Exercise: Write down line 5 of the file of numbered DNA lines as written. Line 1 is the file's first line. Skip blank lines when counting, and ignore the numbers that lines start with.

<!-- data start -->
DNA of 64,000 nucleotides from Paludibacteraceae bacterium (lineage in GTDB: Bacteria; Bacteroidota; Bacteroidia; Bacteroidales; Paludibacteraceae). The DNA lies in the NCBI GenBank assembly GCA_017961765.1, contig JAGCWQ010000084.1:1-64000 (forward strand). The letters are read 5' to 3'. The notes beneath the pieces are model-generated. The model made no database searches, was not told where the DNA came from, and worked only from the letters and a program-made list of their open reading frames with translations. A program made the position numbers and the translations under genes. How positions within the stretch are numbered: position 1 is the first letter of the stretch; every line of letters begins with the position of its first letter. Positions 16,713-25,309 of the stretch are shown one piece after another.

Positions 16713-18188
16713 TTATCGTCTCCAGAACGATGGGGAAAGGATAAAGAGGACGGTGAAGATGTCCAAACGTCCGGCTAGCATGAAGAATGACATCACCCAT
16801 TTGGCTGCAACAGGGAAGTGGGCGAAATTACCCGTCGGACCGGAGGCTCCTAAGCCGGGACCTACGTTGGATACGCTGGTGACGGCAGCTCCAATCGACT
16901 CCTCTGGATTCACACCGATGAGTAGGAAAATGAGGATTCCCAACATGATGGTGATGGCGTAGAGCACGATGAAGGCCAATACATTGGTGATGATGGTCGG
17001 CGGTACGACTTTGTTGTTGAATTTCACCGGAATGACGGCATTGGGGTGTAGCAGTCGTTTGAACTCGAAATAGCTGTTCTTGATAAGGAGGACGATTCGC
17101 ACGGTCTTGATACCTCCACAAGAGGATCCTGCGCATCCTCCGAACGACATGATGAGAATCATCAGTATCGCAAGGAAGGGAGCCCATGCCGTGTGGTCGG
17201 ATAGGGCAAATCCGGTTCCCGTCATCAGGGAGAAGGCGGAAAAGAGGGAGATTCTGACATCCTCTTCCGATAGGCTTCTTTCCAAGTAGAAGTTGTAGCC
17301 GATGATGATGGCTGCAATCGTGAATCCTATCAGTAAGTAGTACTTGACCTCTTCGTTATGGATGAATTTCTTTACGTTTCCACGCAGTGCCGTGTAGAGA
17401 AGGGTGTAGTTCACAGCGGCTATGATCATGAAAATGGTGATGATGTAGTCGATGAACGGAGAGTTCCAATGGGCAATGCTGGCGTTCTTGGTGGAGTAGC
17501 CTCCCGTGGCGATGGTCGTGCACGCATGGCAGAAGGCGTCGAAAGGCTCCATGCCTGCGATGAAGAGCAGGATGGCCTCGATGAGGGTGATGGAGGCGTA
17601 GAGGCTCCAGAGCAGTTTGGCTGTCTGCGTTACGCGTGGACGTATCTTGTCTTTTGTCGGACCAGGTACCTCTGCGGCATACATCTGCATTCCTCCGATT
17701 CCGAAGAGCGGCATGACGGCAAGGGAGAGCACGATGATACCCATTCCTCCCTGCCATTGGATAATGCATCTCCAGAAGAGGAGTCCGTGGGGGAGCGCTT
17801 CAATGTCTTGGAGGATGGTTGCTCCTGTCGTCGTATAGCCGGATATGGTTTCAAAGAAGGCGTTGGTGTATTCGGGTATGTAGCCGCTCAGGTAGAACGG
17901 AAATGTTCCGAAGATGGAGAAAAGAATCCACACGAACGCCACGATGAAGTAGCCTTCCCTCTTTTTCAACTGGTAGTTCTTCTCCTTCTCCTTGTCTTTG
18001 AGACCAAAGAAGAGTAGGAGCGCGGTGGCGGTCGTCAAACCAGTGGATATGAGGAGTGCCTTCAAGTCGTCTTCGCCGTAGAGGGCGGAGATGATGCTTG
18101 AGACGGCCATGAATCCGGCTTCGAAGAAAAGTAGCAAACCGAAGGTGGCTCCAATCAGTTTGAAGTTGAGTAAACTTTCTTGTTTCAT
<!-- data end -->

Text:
16901 CCTCTGGATTCACACCGATGAGTAGGAAAATGAGGATTCCCAACATGATGGTGATGGCGTAGAGCACGATGAAGGCCAATACATTGGTGATGATGGTCGG